Influence of the production process on the quality of different pasta products

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Effect of thermal treatments on the final properties of durum wheat pasta.

During the profound economic and social changes that have characterized our country over the centuries, a firm point has been surely the pastry sector which, taking advantage of the technological innovations of the production process and preserving the Italian food tradition, has been able to adapt to the continuous changes of the market needs, becoming a sector of excellence of Made in Italy.

Quality levels, increased quantities, commercial aggressiveness and competition between brands and prices lead to a higher focus on product characterization and quality. In this context, the purpose of a recent study, conducted by a group of Italian researchers (Giannetti et al., 2021), was to analyze the aromatic profile of durum wheat pasta, building a PLS-DA classification model (Partial least squares discriminant analysis).

To verify whether the different thermal treatments of products during their production cycle have an impact on their composition. The authors point out that the resulting classification model allows correctly predicting more than 80% of samples, confirming that drying may have a considerable influence on pasta flavour. In summary, the results obtained in the study are useful for the sector’s industry to optimize product quality, considering the continuous increase of consumers’ demand for high-quality food.

Implementation of a new milling process to improve the quality of rice flour pasta

The demand for gluten-free products is increasing and rice pasta accounts for the largest share of this market. Usually, these products require additives or specific technological processes able to improve their texture, cooking quality, and sensory properties. In this context, in a recent study carried out by a group of Italian researchers (Taddei et al. , 2021), two rice cultivars, with different amylose content, were subjected to parboiling, micronization, and flour air fractionation to obtain brown rice pasta, without any supplement but rice itself.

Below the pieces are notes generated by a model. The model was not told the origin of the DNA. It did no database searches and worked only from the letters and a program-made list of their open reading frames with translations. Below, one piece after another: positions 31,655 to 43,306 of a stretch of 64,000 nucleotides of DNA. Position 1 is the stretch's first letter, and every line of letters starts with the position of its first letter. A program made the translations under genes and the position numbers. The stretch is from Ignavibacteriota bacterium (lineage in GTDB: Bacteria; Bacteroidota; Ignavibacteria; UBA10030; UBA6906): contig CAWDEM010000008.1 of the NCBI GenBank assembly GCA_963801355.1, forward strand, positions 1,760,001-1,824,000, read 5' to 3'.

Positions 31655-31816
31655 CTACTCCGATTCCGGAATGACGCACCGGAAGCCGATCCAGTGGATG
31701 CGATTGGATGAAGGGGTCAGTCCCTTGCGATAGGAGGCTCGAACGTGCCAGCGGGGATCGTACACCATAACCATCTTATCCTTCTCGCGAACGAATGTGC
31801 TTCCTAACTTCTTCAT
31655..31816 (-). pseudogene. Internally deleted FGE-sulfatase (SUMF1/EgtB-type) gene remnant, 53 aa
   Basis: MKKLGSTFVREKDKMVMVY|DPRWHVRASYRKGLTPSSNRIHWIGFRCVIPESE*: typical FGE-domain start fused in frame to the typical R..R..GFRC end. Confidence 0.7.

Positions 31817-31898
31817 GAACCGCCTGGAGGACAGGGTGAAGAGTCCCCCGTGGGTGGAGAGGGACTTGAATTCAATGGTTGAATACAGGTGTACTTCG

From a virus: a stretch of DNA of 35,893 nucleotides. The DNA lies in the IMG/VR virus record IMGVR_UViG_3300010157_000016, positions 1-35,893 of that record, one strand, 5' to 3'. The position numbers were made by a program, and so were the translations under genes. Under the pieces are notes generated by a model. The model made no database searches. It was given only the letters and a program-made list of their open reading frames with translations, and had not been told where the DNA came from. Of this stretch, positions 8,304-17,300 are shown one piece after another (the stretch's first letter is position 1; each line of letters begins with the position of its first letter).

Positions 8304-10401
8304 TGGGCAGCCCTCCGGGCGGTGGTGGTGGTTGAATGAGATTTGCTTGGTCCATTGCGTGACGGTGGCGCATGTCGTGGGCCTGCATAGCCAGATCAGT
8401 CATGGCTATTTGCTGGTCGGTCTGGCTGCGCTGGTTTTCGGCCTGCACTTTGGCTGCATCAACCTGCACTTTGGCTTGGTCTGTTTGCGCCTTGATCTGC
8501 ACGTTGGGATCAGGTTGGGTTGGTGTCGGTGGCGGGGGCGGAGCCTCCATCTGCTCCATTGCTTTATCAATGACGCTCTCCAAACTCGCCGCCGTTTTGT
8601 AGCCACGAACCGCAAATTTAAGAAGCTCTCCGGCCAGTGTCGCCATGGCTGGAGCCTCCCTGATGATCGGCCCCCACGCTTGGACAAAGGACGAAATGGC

In particular, for the test two types of pasta (spaghetti shape) were produced, one from 100% micronized wholemeal, and the other from refined rice flour replaced with 15% of the air-fractionated fine fraction. The results show that the first type of pasta has a higher protein and fiber content than the second. Pasta samples from the high amylose content genotype showed the highest resistant starch content and the lowest predicted glycaemic index along with sensorial characteristics as good as durum semolina pasta in fine fraction enriched pasta. In conclusion, the authors argue that to maximize the quality of rice pasta, it is essential to properly select not only the type of cultivar, but also the technological process.

References: Giannetti et al., Tecnica Molitoria, 72, 2021, 35-47, Taddei et al., Foods, 10, 2021, 1-15.